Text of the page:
Everyone complains about the rate hikes. If meter rates quadrupled, but the revenue remained in the public domain, that would be OK with me. I wonder why the city didn’t just raise rates to upgrade the system on their own, even hire a consultant with an incentive based contract, but to give away the asset in its entirety…I don’t understand.

  9. TheReader says:

    Question – You are correct…you don’t understand.

    The City did not sell any asset. It entered into a long-term management contract with a private company. This private company has agreed to pay the City a rental fee. Rental fees for the entire contract were paid on day 1 of the contract.

    The problems arose because morons like Ald Waugespack and the Inspector General (forgot his name already) don’t understand finance or the fact that one who is ignorant should remain silent.

    The ethics questions are gone, because they were raised by people who were simply looking for publicity. They KNEW there were ethics violations, but they also knew the ignorant masses would eat it up because it’s what they want to here.

  10. SS says:

    Nope, there’s still a lawsuit out there.

    Nope, morons like Daley worked in stealth to reward friends and family and have now wasted most of a 75 year revenue stream that, like Question raised, could have been increased, and morons like 45 aldermen don’t bother to read legislation they vote on.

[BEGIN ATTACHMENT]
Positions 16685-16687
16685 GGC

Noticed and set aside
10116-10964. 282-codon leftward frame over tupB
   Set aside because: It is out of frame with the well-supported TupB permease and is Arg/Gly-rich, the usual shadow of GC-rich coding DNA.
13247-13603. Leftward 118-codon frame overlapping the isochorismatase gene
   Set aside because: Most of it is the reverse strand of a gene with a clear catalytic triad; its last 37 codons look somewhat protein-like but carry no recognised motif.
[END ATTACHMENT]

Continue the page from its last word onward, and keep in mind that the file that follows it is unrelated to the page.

11. The Parking Ticket Geek says:

    Hey Reader,

    Your thumbnail sketch of the finances of the technicalities of the lease deal are accurate.

    However, your position on the valuation part of the deal is pretty weak. You mentioned Waguespack’s analysis and the IGO’s report. But you forgot the work that DePaul professor Bowman did and Illinois PIRG.

    All of these parties agreed the city got a raw financial deal.

    The problem is, our elected local leaders completely wimped out and allowed the mayor to shove this fat turd of a deal down our collective throats without any discussion, debate, consideration, testimony from citizens or business groups or public interest groups. No one.

    Look, even if you and I could agree the valuation was fair. Even if we could put that behind us.

    The process was so awful and corrupt and anti-democratic that the aldermen should have voted NO just based on this.

    72 hours of “debate” for a $1 billion plus deal that lasts for 75 years?

    I really want to know. Do you think that’s a healthy practice for a city?

    I also want to know what job you hold in City Hall or over at LAZ Parking. Why not come clean and tell us. Because that’s the only way your one-sided comments make any sense.

Leave a Reply

Your email address will not be published. Required fields are marked *

You may use these HTML tags and attributes: <a href="" title=""> <abbr title=""> <acronym title=""> <b> <blockquote cite=""> <cite> <code> <del datetime=""> <em> <i> <q cite=""> <strike> <strong>